Local man tries to bring back a traditional Canadian process

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    John Harrison, a native of Orillia spends around 8 months in an year living in the bush near Algonquin Provincial Park. John wishes to bring back a nearly forgotten art of building traditional Canadian canoes. He has built 17 and 18-feet racing canoes and is now planning to build a racing canoe side wing as his future project. 

    John Harrison holds a Fine Arts University degree and is also a proficient musician. He lives in Tipi on the shores of Campbell Lake when he is not in the city. He also teaches at Rama’s Mnjikaning Kendaaswin Elementary School on how to build a one foot canoe and has also written lesson plans for a canoe program.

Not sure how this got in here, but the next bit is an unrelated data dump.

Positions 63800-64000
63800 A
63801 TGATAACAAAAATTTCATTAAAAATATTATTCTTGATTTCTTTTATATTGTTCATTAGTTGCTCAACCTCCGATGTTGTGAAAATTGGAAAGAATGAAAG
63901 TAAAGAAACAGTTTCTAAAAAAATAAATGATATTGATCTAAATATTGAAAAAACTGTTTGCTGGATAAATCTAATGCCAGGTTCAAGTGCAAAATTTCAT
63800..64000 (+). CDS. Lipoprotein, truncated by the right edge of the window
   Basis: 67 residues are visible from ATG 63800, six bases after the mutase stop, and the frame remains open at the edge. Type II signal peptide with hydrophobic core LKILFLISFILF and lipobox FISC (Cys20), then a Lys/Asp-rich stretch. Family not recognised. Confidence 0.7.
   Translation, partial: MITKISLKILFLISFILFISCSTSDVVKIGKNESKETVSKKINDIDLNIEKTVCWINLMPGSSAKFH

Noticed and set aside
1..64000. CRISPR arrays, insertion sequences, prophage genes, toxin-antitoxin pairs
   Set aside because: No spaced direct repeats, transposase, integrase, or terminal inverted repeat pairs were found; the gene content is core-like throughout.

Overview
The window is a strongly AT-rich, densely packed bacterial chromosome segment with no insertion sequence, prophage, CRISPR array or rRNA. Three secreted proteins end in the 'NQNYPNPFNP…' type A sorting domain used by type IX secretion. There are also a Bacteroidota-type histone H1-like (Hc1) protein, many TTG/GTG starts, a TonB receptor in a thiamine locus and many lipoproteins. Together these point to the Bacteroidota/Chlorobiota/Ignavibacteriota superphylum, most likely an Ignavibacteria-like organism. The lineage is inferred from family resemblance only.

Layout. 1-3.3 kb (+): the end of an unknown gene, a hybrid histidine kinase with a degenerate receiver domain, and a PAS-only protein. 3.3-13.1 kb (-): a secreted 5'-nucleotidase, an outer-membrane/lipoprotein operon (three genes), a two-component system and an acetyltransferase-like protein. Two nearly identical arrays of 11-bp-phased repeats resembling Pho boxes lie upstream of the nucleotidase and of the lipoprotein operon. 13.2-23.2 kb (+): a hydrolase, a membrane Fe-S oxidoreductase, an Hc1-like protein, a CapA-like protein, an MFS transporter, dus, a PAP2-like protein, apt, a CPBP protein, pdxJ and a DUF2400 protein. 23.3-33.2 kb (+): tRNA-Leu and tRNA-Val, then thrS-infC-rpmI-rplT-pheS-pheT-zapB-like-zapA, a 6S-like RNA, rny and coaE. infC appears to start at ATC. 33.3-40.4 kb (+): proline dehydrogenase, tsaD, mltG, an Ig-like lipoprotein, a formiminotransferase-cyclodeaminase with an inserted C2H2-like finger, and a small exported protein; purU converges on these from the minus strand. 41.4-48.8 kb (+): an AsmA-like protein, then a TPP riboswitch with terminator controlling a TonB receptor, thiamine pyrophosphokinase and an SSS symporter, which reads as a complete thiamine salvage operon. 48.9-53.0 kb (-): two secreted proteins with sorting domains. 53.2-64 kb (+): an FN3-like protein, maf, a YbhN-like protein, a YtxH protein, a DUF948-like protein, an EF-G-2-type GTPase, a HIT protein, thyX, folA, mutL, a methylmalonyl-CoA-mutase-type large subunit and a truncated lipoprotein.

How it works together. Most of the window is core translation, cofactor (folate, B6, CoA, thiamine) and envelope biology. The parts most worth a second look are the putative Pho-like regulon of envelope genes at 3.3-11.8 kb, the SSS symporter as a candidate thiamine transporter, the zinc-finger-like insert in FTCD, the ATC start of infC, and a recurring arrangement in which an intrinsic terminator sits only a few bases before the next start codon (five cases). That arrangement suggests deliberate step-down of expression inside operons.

Harrison says he relishes the essence of nature and respects the joy of being in nature. He practices his skills at making traditional birch bark canoes. Harrison’s father Ron Harrison was a machine shop teacher at the Park Street Collegiate Institute in the year 1962 to 1995. He also started schools Outward Bound program in the 1960s. Ron Harrison also built 86 canoes in cedar strip and fiberglass. John has built 6 so far. 

    Harrison is also coming up with a book titles The Last Algonquin which is a collection of essays that will guide on how to build a traditional Canadian canoe. The book also features insights into life, indigenous history and ones place in nature. Harrison builds the canoes with three simple hand tools on the ground and sustainable harvesting followed by a traditional Canadian process. He has also sold a 12-foot trapper canoe that’s now on display at Rama’s Bare Butts Smoke shop.

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